Pumpkin-Gate: No Rogue Squash Allowed
Photos Courtesy of Sharon Kilbride and Cindy Simon
“Who would not love a pumpkin patch, with fall approaching?” Santa Monica Canyon resident Joan Kramer asked in an August 31 email to neighbors.
It seems that would be the City of Los Angeles.
On August 31, the Bureau of Street Services ripped out a pumpkin patch that had been growing on the West Channel Road median since early summer, when it was planted by former Pacific Palisades Citizen of the Year Bruce Schwartz, with help from Canyon resident Sharon Kilbride.
Before the pumpkin seeds were planted, the median (near Mesa Road) was filled with weeds and occasional litter. The seeds have the potential to yield pumpkins that weigh as much as 100 pounds.
In a neighborhood newsletter, Kilbride wrote, “This is a great community story, and everyone is enjoying the new crop. The only problem is that some folks are taking pumpkins and we hope to have a few left for Halloween.”
Well, neighbors no longer have to worry about people stealing the harvest–the City took care of that.
According to emails received by residents and shared with Circling the News, City officials said the low growing foliage and pumpkins presented a safety hazard that could not be ignored. (It was far better for Street Services to deal with this unsafe foliage and dangerous pumpkins than the numerous streets in Pacific Palisades that need to be repaired and repaved—starting with Chautauqua and continuing with Temescal Canyon Road. The bicycle lanes on that road were repaired, but the center was left with holes and pavement breakup.)
Residents who contacted the City and asked why the pumpkin patch was removed were told that someone had complained that it was a visual obstruction.
A resident, who with her children watched the City rip out the plants on August 31, was told that Street Service employees came to inspect the complaints and found it [pumpkin patch] a “hazard” that blocked westbound traffic making a left turn from Channel Road onto Entrada.
One resident wrote in an email, “This news is so sad. The city could have suggested giving the patch a trim if visibility truly was an issue.”
Even Councilman Mike Bonin weighed in on Pumpkin-Gate in a September 1 email to neighbors. “If things needed to be trimmed, they should have been trimmed without this level of destruction. We are reaching out to city staff to get to the bottom of it. If a permit is needed in the future, my office will do everything to make that happen. The city needs to be rewarding, celebrating and helping great community projects like this.”
This was a project where neighbors planted pumpkins on an unimproved dirt median in the City. And both local homeowners’ associations in the Canyon, BOCA and SMCCA, paid for the seeds and hired a homeless man to weed when neighbors weren’t available.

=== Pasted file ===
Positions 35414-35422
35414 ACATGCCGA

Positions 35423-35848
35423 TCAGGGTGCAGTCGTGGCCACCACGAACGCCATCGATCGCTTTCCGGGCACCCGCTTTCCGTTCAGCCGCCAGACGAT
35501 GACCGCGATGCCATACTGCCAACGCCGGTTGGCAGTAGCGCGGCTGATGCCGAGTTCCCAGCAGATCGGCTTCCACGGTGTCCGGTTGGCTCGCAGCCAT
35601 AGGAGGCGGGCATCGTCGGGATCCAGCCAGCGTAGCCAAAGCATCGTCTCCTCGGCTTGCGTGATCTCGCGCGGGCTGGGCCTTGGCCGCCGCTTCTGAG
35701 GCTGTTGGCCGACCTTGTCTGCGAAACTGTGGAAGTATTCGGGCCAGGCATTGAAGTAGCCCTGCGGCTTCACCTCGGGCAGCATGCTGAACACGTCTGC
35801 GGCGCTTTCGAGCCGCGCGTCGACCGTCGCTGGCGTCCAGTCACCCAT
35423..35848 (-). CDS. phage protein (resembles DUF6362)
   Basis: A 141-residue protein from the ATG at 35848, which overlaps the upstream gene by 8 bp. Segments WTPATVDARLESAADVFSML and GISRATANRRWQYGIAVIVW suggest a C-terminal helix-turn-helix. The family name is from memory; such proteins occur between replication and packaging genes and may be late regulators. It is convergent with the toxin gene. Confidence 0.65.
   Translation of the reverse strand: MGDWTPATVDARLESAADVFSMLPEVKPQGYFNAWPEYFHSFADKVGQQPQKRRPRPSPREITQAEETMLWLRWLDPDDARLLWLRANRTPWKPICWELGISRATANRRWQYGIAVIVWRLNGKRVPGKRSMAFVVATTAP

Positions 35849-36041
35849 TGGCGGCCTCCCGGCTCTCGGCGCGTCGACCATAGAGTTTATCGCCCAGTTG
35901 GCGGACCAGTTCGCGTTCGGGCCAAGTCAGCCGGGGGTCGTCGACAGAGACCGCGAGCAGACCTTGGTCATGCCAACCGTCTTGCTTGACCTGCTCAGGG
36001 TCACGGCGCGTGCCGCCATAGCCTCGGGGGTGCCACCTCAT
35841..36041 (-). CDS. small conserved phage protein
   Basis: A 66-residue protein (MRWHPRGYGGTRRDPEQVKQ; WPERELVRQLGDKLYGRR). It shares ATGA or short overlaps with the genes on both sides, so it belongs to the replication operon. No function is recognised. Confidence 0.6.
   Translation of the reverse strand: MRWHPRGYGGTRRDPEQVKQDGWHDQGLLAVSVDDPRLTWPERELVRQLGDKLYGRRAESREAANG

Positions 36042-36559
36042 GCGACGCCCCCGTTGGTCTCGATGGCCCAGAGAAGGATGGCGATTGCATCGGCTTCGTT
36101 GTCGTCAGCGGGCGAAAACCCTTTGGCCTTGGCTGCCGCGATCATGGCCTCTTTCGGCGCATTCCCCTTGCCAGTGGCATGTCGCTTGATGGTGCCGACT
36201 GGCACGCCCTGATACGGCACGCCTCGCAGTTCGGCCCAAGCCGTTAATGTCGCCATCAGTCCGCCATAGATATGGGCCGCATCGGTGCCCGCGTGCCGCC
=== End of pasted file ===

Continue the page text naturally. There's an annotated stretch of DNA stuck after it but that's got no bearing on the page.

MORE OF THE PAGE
But, there are laws in this town and they apply to Pumpkin-Gate: a permit is needed if citizens want to improve a City median. So, it seems the City should also need a permit before it destroys a project that is designed to beautify the community.
In an earlier story I wrote about the Chautauqua median at Sunset, which was adopted by Palisades PRIDE (a local beautification nonprofit), I noted that an adopter is required to plant only City-approved plants and to maintain the property.
In that story, PRIDE member David Peterson said, “Once adopted, the adopter takes over responsibility for landscaping or hardscaping the median in accord with the policies set out by the City’s program.
“The adopter also accepts responsibility for the continued maintenance of the median into the future,” he said.
So, renegade Santa Monica Canyon citizens will no longer be able to throw seeds into the ground—at least not without first checking with the City to make sure they are approved. And like it or not, those citizens will be on the financial hook for life for those medians.
Luckily on August 31, residents were able to snag a few large pumpkins before they were tossed into the trash by City workers.
What will happen with the contraband?
Kilbride, who is also active on the Pacific Palisades Task Force for Homelessness, wrote: “The pumpkins are safe at my house and we will determine later how to auction them off when it gets closer to Halloween.”
Careful. Should the illicit pumpkins have been impounded by the City? And, do you need a permit for a pumpkin auction?
This could only be the beginning of one of the most serious issues facing the City of Los Angeles: unlawful seed planting–otherwise known as Pumpkin-Gate.